I Say Sunshine

“Today is your day to dance lightly with life. It really is.” ―Jonathan Huie

I feel sorry for real adults. I mean, I can call myself an adult all day long, but at the end of the day, I’m not quite there yet, and that’s okay with me. Because you know what almost-adults get? Spring break. And spring break and I have a long history of getting on just fine.

That was spring break 2010, but this spring break was no different. Well, alright, it was a little different, but that’s the thing about spring break. You’ve spent so many days literaturing and writing and editing and waking-up-early-to-dash-to-work-ing that any sort of pause is the right kind of pause. But this spring break wasn’t just a pause; it was a blessing, a brilliant dip in the pool of rest.

You may remember that I spent the first half taking care of one afflicted littlest buddy, and trust me, caging an eight-year-old boy in a house while bright spring blooms outside is not really ideal. But there was a lot of good in it: For one thing, I got to introduce him to Saved by the Bell. If the rest of spring break was a bust, I can rest well knowing that I broadened his horizons right back into 1998. Life was simpler then (I was, after all, seven years old. Life doesn’t get too complicated until you hit double digits.)

I myself had a mighty fine time hanging out with my mum and eating my parents’ Cinnamon Toast Crunch and watching Netflix and so on and so forth. What more is there to say about a whole lot of nothing except for that it is simultaneously a whole lot of wonderful?

On Wednesday of spring break week, I heard a voice calling my name. You see,  a (best) friend on mine had experienced a (very) big moment and my heart was leaping toward her as the hours ticked by. Finally, the time came for me to throw my bags in the back of Maddie the Xterra and hit the road with Oswald and a whole lotta joy; let me tell you, it has never been more difficult to (mostly) abide by the speed limit and not simply sprout wings and fly myself to the lake, but I managed it. I owe it all to my seat belt, methinks.

I could make that drive with my eyes closed, but I chose not to since there’s no telling what might have happened to that poor Jeep if I had. And then I got to see my most lovely friend, the girl with whom I’ve done life for the past three—hey, when did we get old?—years. I got to hug her and jump up and down and all of that joy I’d been holding in and came right down on her in the form of squeals and tears. Moreover, other equally splendid people began to arrive and each moment seemed better than the last. First, we ate some cheese (something I find noteworthy, but then again, I’ve been on a cheese kick. If you’re lactose-intolerant [Hi, Tabitha!], feel free to gloss over that tidbit.) Then, we played some games. We got some sleep and awoke to the best weather ever. In the history of spring breaks. I kid you not. I could absolutely not get over it, and I hope I’m mesmerized all spring long by the beauty of it.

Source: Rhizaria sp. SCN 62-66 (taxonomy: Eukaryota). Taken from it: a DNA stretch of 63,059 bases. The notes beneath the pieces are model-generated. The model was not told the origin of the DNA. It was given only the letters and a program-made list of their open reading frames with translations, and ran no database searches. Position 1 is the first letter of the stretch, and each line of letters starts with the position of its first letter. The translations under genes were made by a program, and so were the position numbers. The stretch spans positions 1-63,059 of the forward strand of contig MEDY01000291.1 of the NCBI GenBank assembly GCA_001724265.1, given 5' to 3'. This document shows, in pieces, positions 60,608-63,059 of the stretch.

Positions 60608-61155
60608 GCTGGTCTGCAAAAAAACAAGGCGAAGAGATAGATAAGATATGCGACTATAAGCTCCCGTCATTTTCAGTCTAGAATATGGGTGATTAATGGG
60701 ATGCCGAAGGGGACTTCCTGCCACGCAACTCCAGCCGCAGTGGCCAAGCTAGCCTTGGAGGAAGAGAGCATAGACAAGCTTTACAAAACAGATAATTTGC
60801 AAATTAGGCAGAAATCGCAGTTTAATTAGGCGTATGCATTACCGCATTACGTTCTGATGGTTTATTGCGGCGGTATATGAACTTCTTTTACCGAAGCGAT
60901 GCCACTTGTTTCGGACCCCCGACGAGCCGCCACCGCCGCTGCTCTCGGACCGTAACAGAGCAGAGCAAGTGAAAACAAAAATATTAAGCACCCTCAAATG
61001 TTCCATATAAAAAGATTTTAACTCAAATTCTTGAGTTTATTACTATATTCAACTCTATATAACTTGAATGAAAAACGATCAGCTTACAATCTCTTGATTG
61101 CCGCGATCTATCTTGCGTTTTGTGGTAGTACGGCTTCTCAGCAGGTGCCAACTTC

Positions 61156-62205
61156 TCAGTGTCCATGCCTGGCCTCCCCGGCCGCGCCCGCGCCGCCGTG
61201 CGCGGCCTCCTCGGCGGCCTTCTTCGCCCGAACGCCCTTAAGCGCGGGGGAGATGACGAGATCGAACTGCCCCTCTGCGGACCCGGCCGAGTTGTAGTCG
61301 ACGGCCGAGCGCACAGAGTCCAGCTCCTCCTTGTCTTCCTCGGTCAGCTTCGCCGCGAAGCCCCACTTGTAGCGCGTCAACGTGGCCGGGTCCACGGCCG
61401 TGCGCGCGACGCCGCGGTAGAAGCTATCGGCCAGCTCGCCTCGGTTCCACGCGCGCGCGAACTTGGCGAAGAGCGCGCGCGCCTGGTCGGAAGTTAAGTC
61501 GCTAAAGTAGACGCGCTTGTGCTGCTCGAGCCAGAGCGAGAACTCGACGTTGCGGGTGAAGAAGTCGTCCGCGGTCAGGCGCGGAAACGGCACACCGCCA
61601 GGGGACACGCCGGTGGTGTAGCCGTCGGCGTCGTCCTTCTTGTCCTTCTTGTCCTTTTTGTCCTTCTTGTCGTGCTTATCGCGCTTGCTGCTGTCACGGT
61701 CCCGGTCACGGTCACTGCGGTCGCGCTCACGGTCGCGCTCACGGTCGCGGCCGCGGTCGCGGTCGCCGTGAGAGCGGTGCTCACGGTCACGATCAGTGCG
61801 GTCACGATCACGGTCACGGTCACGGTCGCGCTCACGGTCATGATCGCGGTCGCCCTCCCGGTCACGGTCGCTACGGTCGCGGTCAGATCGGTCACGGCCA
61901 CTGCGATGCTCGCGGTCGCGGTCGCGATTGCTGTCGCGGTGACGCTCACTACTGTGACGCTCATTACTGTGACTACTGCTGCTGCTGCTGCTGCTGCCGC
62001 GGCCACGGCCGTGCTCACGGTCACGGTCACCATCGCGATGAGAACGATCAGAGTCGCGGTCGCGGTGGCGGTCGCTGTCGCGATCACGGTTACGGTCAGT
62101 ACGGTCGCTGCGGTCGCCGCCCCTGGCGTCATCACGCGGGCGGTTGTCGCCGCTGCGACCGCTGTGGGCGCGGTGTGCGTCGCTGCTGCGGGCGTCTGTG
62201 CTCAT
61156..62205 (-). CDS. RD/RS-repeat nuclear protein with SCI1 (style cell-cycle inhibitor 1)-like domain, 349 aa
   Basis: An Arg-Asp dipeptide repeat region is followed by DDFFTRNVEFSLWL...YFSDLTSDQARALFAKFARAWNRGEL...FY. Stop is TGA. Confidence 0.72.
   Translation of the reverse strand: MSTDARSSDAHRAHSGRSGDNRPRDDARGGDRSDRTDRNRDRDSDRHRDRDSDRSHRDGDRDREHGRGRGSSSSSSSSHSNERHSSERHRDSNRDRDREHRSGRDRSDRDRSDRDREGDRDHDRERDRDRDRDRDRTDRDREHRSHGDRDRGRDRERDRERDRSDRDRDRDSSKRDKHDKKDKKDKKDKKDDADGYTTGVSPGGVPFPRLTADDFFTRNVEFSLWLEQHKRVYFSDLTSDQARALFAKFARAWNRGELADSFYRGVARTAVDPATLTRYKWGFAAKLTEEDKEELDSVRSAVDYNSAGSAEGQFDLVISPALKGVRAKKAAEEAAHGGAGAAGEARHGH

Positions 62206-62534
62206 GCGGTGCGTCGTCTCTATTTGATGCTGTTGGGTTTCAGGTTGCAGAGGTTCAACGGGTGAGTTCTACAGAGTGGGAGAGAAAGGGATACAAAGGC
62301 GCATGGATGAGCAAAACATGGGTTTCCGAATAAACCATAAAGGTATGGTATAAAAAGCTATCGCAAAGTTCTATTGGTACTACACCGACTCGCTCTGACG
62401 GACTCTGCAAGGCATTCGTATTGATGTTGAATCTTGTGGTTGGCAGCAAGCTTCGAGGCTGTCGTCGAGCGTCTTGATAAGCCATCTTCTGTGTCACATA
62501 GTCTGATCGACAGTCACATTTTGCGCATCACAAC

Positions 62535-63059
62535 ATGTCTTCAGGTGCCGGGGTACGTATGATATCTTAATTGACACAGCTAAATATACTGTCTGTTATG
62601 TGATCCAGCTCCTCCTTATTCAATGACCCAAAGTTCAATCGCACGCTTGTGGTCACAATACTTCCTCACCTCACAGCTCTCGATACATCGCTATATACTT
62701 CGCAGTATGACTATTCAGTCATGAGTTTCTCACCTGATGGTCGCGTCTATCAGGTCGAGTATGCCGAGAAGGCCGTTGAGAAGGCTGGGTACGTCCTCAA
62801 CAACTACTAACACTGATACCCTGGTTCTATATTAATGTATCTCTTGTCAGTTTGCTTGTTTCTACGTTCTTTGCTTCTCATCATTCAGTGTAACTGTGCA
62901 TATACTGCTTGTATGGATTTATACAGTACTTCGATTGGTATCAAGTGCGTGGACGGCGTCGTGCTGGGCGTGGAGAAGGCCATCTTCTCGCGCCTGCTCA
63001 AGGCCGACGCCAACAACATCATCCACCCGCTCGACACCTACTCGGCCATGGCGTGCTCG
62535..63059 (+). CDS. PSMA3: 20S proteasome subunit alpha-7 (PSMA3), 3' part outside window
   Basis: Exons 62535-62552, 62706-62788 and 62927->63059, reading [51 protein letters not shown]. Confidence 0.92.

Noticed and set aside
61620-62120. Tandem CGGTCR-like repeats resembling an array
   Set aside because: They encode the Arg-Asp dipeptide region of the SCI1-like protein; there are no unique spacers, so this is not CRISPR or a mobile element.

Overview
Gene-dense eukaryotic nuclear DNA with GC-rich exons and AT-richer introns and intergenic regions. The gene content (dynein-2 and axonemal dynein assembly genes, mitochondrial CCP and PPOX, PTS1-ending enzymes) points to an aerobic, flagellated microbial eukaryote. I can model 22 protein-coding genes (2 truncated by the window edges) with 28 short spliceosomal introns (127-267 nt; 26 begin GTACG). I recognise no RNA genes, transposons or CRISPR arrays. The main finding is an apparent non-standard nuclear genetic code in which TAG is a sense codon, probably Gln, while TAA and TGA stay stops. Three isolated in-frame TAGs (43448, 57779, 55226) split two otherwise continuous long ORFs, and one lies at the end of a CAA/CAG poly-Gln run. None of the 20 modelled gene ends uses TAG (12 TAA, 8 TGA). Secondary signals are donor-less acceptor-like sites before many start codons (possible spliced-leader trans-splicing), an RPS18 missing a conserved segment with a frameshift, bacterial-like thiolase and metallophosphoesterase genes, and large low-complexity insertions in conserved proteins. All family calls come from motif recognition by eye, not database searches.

I mean, check out the clouds on that sky! We went canoeing, picnicked on an island, napped on the couch, ate strawberry shortcake, and reveled in the beauty of such perfect moments overlapping and swallowing us up to the soundtrack of James Taylor. It was the kind of day that just grows you, you know? The kind of day that makes you happier and glowier and about a million time gigglier, too.

Just in case we weren’t totally convinced that the Lord was for us, we got Friday: sunning, joking, fishing, reading, celebrating, dancing, singing, hugging, blessing, playing, loving.

See, there is a time for everything, says the Lord in Ecclesiastes 3. This week was a time to plant, to heal, to build up, to laugh, to dance, to embrace. This week was all of this and more, an overwhelming gift of sweet carefree joy. Like Psalm 16:9 says, “No wonder my heart is glad and I rejoice!”

I know that the next six weeks of the semester will come hard and fast. There will be lists of tests to be studied for, papers to be written, articles to be edited, poems to be analyzed, alarm clocks to be subject to, errands to be run, and so on and so forth. Summer will come so soon that we look around and wonder when, exactly, we became seniors and where, exactly, three whole years of college went, and who, exactly, we’re supposed to be when all of this is over. I’ll tell you who they want us to be: adults. But people, adults don’t get spring break. So while I have it, I will pause. I will smile. I will dance. And I will tuck that joy into my back pocket for the weeks to come.


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